Scientists Are People, But More Special

Scientists may not exactly have superpowers, but they do have pretty awesome qualities that make them special.

Alice TSSS 5

AsianScientist (Jan. 12, 2015) – As a new year begins, it’s time to enjoy a bit of scientist pride to get us ready for a big year of SCIENCE! Sure, popular media may paint as socially awkward savants and it might be true for a percentage, but we all know that we are so much better than that. The reality is that scientists are just more special than ordinary people, and they can’t handle it. Here’s a list of things that we scientists possess that make us as group far superior to all the others out there.

Lab skills = life skills
In my old place of employment, there was a department that held an annual cooking competition that was the stuff of legend. But this was no ordinary cooking competition—this was an intense battle for lab pride and bragging rights for an entire year. The rumor was that some labs wouldn’t hire a person unless they could demonstrate that they could cook. And quite frankly, I don’t think I know a single scientist who can’t cook! Think about it—we’ve spent so many hours refining our abilities to measure, pour, and add different substances to one another, checking our results, and refining our protocols that making a cake is no challenge. Although… whether our cooking is actually edible or not is another thing completely.

We have the answers
Possessing such large intellects, very few scientists are masters of only their field of work. If anything, we are receptacles for huge bodies of knowledge that can be applied at any moment. Test your colleagues—chances are that there is something who is can name all the winners and runners up of every major FIFA or UEFA tournament for the last three decades, another one who can lists four stars of any given movie, and someone who can identify pop songs after listening to a few bars. Basically, we are the ultimate pub trivia team.

If we don’t have the answers, application of Scientific Method to all aspects of life will bring them
The fact is, as smart we are as a whole, we don’t have all the answers (otherwise we wouldn’t be working in research, duh). But people want answers, answers to the really important questions in life so they come to us to give it to them. For example, a British colleague swore up and down that Snickers bars from the UK were superior to the local ones in Australia. But was this in fact the case? There was only one way to determine whether he was correct. That’s right: a single-blind study where the highly international staff were to taste pieces of Snickers from Australia or from bars flown in directly from London and to mark which ones they preferred. After using our top level dissection skills to cut the bars into equal bite-sized morsels with an appropriate n, the results were in—he was correct. Next study: trying to determine whether there is a correlation between the smelliness of cheese and how delicious it is.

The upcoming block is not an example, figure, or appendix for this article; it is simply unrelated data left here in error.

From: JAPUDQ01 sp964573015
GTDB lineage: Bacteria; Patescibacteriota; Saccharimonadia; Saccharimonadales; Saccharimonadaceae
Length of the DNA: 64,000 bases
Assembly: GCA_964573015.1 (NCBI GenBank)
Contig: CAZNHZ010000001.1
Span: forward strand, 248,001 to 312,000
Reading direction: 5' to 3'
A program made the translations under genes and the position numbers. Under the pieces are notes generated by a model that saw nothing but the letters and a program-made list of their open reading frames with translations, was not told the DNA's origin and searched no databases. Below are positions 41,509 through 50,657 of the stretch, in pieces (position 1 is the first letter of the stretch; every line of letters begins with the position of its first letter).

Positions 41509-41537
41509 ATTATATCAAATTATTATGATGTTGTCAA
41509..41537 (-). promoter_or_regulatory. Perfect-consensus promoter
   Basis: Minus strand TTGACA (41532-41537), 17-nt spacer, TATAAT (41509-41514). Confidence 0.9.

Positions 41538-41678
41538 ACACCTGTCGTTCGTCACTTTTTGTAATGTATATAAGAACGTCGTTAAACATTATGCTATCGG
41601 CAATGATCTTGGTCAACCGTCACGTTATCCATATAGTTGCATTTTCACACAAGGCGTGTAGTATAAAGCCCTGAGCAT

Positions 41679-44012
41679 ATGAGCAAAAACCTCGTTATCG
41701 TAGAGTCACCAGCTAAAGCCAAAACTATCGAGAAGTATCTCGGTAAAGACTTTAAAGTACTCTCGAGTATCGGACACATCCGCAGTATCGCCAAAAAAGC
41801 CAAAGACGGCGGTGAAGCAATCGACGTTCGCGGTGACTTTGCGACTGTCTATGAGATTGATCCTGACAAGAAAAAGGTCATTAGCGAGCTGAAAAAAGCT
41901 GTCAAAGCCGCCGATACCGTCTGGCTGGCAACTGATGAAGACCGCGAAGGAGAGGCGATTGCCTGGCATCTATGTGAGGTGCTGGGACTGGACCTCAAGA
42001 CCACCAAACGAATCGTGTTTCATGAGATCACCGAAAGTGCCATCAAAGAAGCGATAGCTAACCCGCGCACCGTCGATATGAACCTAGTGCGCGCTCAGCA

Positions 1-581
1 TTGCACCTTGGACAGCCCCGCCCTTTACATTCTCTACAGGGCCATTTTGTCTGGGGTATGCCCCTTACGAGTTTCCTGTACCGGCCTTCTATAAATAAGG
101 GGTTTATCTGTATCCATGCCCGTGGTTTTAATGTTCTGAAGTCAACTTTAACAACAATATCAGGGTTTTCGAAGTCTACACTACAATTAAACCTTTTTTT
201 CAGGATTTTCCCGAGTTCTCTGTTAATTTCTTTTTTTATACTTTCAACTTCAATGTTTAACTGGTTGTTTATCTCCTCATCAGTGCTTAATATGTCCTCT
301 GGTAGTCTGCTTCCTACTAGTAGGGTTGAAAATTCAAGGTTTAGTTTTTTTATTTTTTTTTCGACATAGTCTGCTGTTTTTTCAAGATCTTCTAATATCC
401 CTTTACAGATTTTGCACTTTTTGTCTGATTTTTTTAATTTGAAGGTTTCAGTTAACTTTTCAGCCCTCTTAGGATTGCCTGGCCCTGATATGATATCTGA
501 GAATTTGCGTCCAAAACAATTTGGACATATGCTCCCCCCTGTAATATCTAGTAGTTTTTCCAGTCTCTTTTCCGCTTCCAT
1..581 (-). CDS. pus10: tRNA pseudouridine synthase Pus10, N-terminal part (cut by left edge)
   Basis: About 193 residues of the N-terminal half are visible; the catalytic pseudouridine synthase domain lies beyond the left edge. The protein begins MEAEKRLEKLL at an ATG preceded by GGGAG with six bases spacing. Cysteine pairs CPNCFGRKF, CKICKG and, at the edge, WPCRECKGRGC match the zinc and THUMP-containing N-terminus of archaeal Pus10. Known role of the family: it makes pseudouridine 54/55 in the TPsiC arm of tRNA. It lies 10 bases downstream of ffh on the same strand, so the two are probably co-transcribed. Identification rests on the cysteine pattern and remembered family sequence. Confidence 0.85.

Nothing fazes us
I had my wisdom teeth out recently and this experience has fully convinced me that scientists are a much harder, much stronger breed than your ordinary person. Well biomedical scientists in any case. Post-surgery, while an economist friend was freaking out about blood coming out of my mouth and nose, who was the one casually cleaning it up? That’s right, the biomedical researcher. When I showed my male significant other (a non-scientist!) my bag of bloody teeth, his reaction was a wimpy, “That’s disgusting!” Compare that to my female science buddy—when I warned her that the photo was a bit gory, her reply was, “Puhleaze, I kill and dissect small animals for a living, as if some bloody teeth will bother me.”

Nothing stops us
How many people do you know have a minimum of two university degrees, work crazy long daytime hours, then continue working at home, and probably continue onto the weekend, for not very much money? If you said everyone in your department from Phd student and up, you’re not alone (especially if you work in Academia). Just think… we all chose to work as crazily as we do.

Because we do what we do
And on that note, when it all boils down to it, we do what we do because what we all do is awesome. Every day when we wake up and go to work, we’re out there figuring out how to find new sources of energy, create new materials to use, develop treatments for various diseases, improve the speed of the internet—basically, we’re rocking the lives of everyone on this planet. How many accountants or lawyers can say that?!

So you go out there, you Scientist, and SCIENCE THE HECK OUT OF 2015!!!

This article is from a monthly column called The Sometimes Serious Scientist. Click here to see the other articles in this series.


Copyright: Asian Scientist Magazine; Photo: Shutterstock.
Disclaimer: This article does not necessarily reflect the views of AsianScientist or its staff.

Alice Ly is a postdoctoral researcher in Germany. She completed her PhD at the University of Melbourne, and has a BSc in Pathology (First Class Hons) and BA (Art History). She enjoys microscopy, cakes, photos of puppies, and removing warm items from the incubator.

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